Photo by Ian Dooley

Think about something you want from your life. Have you wanted it for a long time? Does it feel slightly out of reach? Desire is delicious, but it isn’t enough on its own to create a new reality.

Action is required, of course, but moving from A to B begins with a clear sense of your internal beliefs — and how they might be holding you back.

Got a great idea for a business? If you believe you’re don’t deserve success, you’ll sabotage your vision. Long for a loving relationship? If you think you’re not lovable, you’ll struggle to find one, and may even seek out unhealthy partnerships.

Fears run deep, forming during our early years, usually in response to unpleasant experiences we experience or messages we received from our parents, teachers, or other voices of authority.

For me, it was a message that I wasn’t good enough unless I worked very hard. As a result, I learned to equate my self-worth with external achievement. This go-getting attitude, while useful, proved a double-edged sword. When I worked as a journalist, I set my sights on having my byline in top magazines around the globe. When I achieved those successes, however, I rarely felt the pleasure of my hard work, but would instead move quickly to the next tick-box in an ever-lengthening list of goals. This work ethic followed me throughout my life and eventually led to repeated burnout and, ultimately, a deep reevaluation of my inner worth.

Today, in my work as a coach and psychotherapist, I see this fear of not being good enough repeated in many of my clients. Other widespread worries? Fear of abandonment, fear of rejection, fear of failure, and fear of success. Practically, these concerns show up as painful, sticky habits like procrastination, inertia, and self-sabotage. (Sound familiar?)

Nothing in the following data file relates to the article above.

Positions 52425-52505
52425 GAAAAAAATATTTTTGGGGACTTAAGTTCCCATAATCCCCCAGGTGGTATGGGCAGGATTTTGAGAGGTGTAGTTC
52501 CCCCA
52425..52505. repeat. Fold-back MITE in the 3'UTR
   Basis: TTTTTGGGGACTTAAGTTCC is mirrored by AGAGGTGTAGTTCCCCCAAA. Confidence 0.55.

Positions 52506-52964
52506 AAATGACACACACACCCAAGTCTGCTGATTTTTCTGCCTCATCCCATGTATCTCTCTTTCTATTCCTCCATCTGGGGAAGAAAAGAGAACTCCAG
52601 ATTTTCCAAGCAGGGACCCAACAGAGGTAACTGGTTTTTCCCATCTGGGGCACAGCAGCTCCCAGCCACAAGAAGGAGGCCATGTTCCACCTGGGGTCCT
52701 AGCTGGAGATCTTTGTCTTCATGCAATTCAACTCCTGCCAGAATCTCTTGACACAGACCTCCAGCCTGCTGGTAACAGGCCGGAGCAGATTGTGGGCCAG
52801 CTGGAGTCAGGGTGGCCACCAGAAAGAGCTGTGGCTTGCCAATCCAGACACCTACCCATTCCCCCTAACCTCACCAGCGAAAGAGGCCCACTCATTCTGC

Thankfully, fear doesn’t have to be forever. Recognising it is the first step toward dismantling it.

Cast your mind back to that thing you want from your life. Say it aloud. Ask yourself what you’re afraid of and notice (really notice!) what comes up. Feel the response in your body. Then ask the question again. And again. And again.

When you feel a little bit nauseous, a bit dizzy, or feel a rush of shame or embarrassment around the answer, you’ll know you’re on the right track.

Uncovering our fears isn’t comfortable, but doing so allows us to welcome them more widely and dance with them until they start to loosen and shift. And that’s when exciting things begin to happen.


  • Jennifer Pirtle

    Coach. Psychotherapist. Writer. Thinker. Straight-talking change champion.

    Jennifer Pirtle is a coach + psychotherapist who helps women make the life+work shifts that matter most. She's also an accomplished journalist, editor, and successful entrepreneur. American-born, she has lived in Los Angeles, New York City, and now calls London home.